Our timing is all wrong when it comes to sustainability
Opinion: Strategy Leaders
All the exciting stuff happens in much smaller windows of time. The same applies to sustainability: having a single message all year round won’t work.
When it comes to audience trends, the worst thing a planner can do is use yearly averages. It’s the quickest way to kill any insight.
Whether you’re exploring people’s interest in travel, their propensity for new tech, the chances of switching jobs — or how likely they are to get divorced — yearly stats tell you almost nothing. They dilute all the nuance, leaving you with an unhelpful, binary output. Above index or below index. More or less.
All the exciting stuff happens in much smaller windows of time. Like a hormonal teenager, people’s interests swing wildly through the course of 12 months. Try selling a winter jacket in summer, or a BBQ on Christmas Eve. The product is right, but the timing is all wrong.
The same applies to sustainability. We’ve made a mistake by looking at this topic as a single choice. Do people care about sustainable brands (yes or no)? Has interest changed in the past year (more or less)?
What chocolate teaches us
Interest is changing constantly. Once we start recognising that, we can tease out the rich insights that shape how brands need to act.
Take food, for instance: the desire for sustainable snacks never stays still. One minute they’re up, the next down. Overall, we see the big moments are generally between September and December, with another strong bump in early Spring. This feels counter-intuitive, until you look at the data.
Most searches for sustainable food are related to chocolates and desserts (34% of total search traffic). Meat-free options are further down the pecking order (26%). This is a great example of data challenging our preconceptions. If we really want to save the planet, perhaps we should talk less about Meat Free Mondays and talk more about Vegan Sweet Sundays.
But the key is timing. People crave chocolates in the autumn and again at Easter. We’re less interested in them during the heat of summer, or while we’re battling through our New Year’s resolutions. Understanding these changes will ensure the message lands.
When it comes to automotive, we see a similar pattern. At a macro level, there’s a spike of interest in April and September, as new models are announced, but what’s really interesting is the surge of lower-funnel questions.
More than four in 10 (41%) searches are linked to consideration factors such as features and usage. While one in five (22%) are intent signals including price, test drives and leasing options.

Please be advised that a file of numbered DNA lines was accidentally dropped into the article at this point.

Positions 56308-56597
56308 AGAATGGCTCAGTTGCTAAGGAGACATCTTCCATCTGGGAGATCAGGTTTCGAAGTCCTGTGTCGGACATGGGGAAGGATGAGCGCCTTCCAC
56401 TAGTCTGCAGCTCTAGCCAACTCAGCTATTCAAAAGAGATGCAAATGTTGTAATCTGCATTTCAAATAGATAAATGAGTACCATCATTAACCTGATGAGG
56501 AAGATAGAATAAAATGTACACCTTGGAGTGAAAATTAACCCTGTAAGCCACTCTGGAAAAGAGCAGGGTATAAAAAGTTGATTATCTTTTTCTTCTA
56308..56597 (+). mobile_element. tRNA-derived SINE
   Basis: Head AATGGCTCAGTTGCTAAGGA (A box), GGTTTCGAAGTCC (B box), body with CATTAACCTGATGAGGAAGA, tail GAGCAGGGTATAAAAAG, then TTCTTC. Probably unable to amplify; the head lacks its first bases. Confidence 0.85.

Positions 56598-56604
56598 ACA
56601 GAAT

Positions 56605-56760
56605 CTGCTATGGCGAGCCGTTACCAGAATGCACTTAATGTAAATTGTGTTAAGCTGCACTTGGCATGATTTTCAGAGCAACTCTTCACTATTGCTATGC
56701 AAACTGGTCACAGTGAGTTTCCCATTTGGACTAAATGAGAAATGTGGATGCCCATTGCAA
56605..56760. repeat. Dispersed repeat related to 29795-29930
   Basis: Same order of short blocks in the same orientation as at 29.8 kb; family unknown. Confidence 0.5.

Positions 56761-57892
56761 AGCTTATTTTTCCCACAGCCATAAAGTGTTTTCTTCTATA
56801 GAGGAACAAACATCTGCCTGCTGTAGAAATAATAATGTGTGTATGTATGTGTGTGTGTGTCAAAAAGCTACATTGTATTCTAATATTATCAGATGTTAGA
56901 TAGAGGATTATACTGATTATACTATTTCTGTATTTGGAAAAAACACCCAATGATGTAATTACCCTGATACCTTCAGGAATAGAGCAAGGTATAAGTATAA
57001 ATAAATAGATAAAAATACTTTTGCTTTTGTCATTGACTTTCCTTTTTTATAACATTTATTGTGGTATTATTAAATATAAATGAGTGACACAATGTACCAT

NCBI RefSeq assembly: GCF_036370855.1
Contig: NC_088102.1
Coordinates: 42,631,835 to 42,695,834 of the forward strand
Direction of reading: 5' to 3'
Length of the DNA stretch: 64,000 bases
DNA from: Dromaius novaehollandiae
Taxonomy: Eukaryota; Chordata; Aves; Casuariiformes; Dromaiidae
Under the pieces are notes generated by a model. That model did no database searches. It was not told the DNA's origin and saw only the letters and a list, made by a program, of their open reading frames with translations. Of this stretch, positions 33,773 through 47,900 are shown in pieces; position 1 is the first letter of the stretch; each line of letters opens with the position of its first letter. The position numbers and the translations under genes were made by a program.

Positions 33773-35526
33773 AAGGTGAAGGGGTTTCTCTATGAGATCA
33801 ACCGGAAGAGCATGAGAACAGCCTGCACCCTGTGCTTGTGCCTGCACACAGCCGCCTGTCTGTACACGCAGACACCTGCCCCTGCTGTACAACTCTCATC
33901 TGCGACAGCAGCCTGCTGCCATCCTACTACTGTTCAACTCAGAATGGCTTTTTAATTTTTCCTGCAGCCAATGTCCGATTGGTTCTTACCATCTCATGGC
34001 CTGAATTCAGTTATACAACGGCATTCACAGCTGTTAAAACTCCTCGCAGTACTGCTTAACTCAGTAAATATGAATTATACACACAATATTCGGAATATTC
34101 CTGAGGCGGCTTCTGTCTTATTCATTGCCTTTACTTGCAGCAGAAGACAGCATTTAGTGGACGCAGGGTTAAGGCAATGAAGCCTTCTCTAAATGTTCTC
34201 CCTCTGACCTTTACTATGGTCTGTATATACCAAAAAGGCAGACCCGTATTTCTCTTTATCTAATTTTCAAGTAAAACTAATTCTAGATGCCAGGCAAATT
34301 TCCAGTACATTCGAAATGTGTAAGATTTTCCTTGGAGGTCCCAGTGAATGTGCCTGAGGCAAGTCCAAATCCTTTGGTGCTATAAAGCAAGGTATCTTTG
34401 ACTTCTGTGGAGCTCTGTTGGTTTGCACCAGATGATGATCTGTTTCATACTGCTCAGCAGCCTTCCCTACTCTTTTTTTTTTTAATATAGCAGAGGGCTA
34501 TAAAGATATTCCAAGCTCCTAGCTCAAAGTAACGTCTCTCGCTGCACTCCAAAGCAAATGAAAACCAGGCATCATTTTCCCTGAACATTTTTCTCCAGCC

This is critical for car brands to get right. By all means have a sustainability campaign that runs the full length of the year, but make sure you dial up the details at key moments.
One final example, from the world of fashion. Year on year interest in sustainable fashion has grown by 43%. But again, the yearly figures barely scratch the surface of what’s really happening.
What we see is a focused desire for sustainability on staple pieces of clothing. From T-shirts and jeans to jumpers and jackets. Eco clothing is now a key factor in people’s decision-making process. But item interest is determined by the weather. During the summer, over 90% of searches are related to shirts, shorts and summer tops. While the winter sees a huge spike in hats and coats. People don’t want to just hear about sustainable fashion, they want to hear about specific items, at specific times of year.
It’s critical that fashion brands are aware of this, and get their eco-credentials into the product pages, rather than trapping them within a separate ‘purpose’ campaign. The more direct and tangible you are, the better.
Move with the times
Let’s be honest, sustainability has a lot to contend with in 2023. The cost-of-living crisis is squeezing people’s wallets, which is forcing people to focus on price rather than purpose.
But the data shows that interest for sustainability is growing in significant ways. Critically, this interest is directly linked to sales. Most of our data (see our Insights Accelerated report here) shows that sustainable searches are happening lower down the funnel, at the point of consideration and intent.
This is great news for marketers looking to justify their purpose campaigns. By linking them more directly to point of sale, it will better land with customers and the CFO.
But I’ll say it again: the key is timing. Having a single message all year round won’t work; we need to follow people’s seasonal interests and adapt accordingly. It makes planning a little more complicated, but infinitely more valuable.
Marcos Angelides is chief strategy and innovation officer at Publicis Groupe media agency Spark Foundry
Strategy Leaders features on the Thursday edition of The Media Leader‘s daily bulletin with thought leadership, news and analysis dedicated to excellence in commercial media strategy.
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